Well as you can guess the cool weather turned to cold quickly. And with the cold weather came the winds. And what a wind! Apparently my backyard is practically a wind tunnel! Those cooling summer breezes developed into something more sinister swooping down over the hills to our valley in Tennessee. So the new bread-loaf looking plastic greenhouse flapped mercilessly in the howling winter wind. We eyeballed it nervously every time the weather kicked up. Surely this must be unusual.
Now we need to talk about heat. No not about selecting what type of heat for your greenhouse (plenty of articles and sections in the reference books on that) but I’m talking about this last winter and the dreaded Polar Vortex. Ha ha. What pin prick are we on? Three? That’s right. Now we thought it out before we started and decided that kerosene heat was the way to go. It lends some needed C02 to the greenhouse as well. That’s another issue with greenhouses and some people locate small livestock inside their greenhouses to help as well. GREEN plants need C02 and give back oxygen in return, right? Well I digress, as I’m not writing this to teach you greenhouse 101. I am sure you already know these things if you are interested in my little story. But that was part of the reason we chose that method – that, and we already had a large kerosene rocket heater inherited from my father’s garage and those items are not cheap. Kerosene prices were reasonable and fairly easy to get in our rural area, as lots of people still use them. Before the Vortex arrived on our doorstep, we got along just fine in my huge (and appeared to be expanding) 20 x 35 foot baby. Did I mention the high arched ceiling was about 15’ and great for those growing citrus trees I reasoned. But as you know heat rises. Heat rises and escapes through drafty economically built greenhouses. So the best we could manage was about 10 to 20 degrees warmer than the air outside at BEST. Continuing to try and tape and plug holes, we were managing, and my seedlings were getting bigger. Heck, my sweet-peas got about 5 feet tall and positively loved spreading roots in my special potting mix, but again I digress. You can probably tell it’s at this point in my story where I start to feel agitated.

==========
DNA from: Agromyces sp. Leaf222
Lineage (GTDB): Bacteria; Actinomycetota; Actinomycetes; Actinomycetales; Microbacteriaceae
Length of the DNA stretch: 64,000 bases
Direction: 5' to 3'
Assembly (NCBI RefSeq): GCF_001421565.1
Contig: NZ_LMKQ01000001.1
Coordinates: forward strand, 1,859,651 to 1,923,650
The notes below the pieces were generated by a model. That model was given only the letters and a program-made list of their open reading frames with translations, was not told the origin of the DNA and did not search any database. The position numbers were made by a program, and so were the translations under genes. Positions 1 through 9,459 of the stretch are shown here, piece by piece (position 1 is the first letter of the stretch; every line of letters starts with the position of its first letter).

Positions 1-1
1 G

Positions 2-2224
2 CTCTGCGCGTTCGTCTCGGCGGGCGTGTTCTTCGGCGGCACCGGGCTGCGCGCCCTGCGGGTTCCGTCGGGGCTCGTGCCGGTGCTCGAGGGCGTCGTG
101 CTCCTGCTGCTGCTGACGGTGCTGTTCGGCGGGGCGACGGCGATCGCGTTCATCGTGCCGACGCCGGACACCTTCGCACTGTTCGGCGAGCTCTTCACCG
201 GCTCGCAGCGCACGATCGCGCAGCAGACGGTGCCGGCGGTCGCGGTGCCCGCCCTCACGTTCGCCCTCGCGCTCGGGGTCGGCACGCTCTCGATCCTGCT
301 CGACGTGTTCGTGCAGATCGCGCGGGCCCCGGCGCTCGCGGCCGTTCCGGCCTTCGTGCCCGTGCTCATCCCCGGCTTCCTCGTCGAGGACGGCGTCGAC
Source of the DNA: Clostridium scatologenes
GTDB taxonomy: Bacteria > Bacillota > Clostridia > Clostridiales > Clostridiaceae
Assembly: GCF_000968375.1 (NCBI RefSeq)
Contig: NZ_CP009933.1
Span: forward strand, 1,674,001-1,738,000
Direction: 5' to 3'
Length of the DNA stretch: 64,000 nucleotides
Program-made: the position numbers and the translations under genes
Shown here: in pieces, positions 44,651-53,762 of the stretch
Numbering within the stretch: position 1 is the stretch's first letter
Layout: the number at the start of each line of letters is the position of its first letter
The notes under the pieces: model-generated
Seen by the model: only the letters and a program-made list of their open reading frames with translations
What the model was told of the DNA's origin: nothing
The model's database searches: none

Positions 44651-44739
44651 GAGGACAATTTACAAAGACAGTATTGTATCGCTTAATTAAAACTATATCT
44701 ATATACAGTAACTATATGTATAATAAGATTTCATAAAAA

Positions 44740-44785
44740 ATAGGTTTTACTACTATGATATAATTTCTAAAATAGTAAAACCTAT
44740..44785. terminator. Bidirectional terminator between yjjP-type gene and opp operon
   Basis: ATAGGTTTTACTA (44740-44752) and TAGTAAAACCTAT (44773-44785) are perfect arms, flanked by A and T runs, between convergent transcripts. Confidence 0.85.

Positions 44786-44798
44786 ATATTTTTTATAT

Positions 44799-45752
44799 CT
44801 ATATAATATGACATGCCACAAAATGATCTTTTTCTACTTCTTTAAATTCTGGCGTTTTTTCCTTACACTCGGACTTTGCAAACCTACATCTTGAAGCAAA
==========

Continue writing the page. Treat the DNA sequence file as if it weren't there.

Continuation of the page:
I realized then that temperatures were generally hovering in the 20’s in early December and even with it being 10-20 degrees warmer in the greenhouse, I had to huddle my plants around the heater (not too close!) in order for them to keep warm enough. One or two nights I was overly anxious and kept getting up to check the temperature out there. I highly suggest a temperature alarm for your greenhouse, one that goes off in the house where you can hear it. Wish I had one and he was going to see that I did. Yet again, with the Polar Vortex forecast, I knew I could not leave my citrus in my precious greenhouse and chance disaster. We lugged inside all of the citrus and set them up in a sunny window in the dining room figuring the rest of the plants would be okay if we could maintain a temperature in the greenhouse of just above freezing.